Source: Tim Kelly
Soon after the Japanese attack on Pearl Harbor on December 7, 1941, rumors began to circulate challenging the official narrative that it was an unprovoked surprise attack. The cumulative evidence gathered over the last seventy years by scholars, journalists, and investigators vindicates those suspicious of treachery from the top; for it comprises a solid circumstantial case that Franklin D. Roosevelt and his top advisors deliberately provoked the attack and intentionally looked the other way before it came.
What was the reason for their treachery?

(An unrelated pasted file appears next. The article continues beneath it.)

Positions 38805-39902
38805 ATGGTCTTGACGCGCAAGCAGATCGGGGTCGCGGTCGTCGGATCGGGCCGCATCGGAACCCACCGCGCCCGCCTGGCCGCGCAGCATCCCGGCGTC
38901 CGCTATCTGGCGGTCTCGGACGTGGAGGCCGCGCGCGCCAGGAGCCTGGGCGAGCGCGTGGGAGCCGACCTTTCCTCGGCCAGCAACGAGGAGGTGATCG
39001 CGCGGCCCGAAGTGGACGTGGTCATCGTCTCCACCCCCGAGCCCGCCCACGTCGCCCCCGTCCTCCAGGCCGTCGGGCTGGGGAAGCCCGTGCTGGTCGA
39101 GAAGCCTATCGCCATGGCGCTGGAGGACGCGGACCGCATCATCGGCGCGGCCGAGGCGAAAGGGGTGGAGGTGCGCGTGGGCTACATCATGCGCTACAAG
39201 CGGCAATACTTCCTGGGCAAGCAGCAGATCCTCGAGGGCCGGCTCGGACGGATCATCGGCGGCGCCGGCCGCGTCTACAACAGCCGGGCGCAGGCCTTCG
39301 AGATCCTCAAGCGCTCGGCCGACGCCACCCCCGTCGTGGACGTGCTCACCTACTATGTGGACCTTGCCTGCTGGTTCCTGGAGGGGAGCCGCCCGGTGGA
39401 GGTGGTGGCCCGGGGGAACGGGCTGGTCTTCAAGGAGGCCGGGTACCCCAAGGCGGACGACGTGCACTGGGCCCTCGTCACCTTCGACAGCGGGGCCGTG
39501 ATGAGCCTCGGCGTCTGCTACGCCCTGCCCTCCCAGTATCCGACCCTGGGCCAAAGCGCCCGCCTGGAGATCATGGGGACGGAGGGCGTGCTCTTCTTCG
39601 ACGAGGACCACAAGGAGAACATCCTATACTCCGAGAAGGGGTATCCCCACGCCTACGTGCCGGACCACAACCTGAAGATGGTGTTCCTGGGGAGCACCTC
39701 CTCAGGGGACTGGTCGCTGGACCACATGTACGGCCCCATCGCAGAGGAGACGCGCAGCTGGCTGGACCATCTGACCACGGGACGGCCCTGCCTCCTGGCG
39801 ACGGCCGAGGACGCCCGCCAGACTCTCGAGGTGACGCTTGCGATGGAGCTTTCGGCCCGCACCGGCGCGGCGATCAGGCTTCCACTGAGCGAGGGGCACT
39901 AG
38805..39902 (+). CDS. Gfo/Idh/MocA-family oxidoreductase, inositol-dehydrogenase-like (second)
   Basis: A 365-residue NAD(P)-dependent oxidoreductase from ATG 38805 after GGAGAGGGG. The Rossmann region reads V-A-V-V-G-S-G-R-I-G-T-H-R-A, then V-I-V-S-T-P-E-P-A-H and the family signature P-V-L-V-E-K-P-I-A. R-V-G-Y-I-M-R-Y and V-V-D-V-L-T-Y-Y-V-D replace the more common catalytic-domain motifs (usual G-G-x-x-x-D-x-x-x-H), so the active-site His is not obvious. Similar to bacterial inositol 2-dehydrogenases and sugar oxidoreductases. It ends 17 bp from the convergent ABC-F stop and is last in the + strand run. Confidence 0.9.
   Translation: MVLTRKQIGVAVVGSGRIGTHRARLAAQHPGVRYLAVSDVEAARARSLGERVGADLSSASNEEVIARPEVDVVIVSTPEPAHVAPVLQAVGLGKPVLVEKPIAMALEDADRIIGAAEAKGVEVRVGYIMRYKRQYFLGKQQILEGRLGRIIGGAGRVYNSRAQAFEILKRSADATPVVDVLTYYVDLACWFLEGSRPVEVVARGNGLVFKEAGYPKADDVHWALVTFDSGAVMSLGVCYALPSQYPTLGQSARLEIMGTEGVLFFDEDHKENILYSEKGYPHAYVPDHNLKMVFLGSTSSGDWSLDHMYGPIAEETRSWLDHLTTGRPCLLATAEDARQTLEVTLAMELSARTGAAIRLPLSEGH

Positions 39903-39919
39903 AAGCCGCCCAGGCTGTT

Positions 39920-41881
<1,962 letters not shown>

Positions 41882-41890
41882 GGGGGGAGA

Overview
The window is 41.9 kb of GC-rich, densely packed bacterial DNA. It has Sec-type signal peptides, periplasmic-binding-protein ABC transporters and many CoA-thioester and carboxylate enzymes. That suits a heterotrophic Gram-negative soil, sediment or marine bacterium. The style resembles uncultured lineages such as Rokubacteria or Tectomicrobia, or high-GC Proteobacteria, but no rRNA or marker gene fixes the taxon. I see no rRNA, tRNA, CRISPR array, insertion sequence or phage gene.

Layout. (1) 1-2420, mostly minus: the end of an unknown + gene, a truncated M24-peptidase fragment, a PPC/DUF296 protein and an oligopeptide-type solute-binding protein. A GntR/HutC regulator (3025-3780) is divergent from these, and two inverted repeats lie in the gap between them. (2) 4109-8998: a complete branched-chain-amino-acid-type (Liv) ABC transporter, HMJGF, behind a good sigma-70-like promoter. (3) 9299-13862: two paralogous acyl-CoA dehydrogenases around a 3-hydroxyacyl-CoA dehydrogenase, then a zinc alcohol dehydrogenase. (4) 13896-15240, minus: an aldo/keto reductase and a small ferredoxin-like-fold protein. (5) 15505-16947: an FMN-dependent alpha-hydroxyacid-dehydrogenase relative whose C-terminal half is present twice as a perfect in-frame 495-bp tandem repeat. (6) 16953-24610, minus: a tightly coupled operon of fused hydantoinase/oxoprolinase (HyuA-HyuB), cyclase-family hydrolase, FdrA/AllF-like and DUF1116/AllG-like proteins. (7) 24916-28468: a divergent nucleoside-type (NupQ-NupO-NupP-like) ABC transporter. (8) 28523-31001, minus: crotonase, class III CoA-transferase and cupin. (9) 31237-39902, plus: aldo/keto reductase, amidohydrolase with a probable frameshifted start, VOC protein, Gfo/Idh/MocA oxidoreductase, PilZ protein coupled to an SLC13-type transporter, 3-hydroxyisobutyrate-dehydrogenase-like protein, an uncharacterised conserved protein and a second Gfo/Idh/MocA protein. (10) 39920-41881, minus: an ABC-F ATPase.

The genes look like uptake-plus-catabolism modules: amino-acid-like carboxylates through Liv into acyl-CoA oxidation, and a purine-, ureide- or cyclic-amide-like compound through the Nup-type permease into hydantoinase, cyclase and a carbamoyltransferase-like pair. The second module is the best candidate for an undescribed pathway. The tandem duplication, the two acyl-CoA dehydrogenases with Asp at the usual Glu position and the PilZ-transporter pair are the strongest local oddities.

Roosevelt wanted to plunge the United States into the European war on the side of Great Britain but was unsuccessful in provoking Germany in the North Atlantic. So he decided that provoking a Japanese attack upon U.S. military bases in the Pacific would be the best way to achieve that objective. Since Japan was allied with Germany under the Tripartite Pact, Roosevelt calculated a war with Japan would sooner or later bring the United States into the war against Germany.
Most historians, when pressed on the matter, now grudgingly concede that Roosevelt lied when he told the American people that he would never send their boys to fight into foreign wars, but they excuse his treachery as a “noble lie,” a deception perpetrated against the public by the political elite to achieve a supposed greater good....Continue ReadingLeave a Comment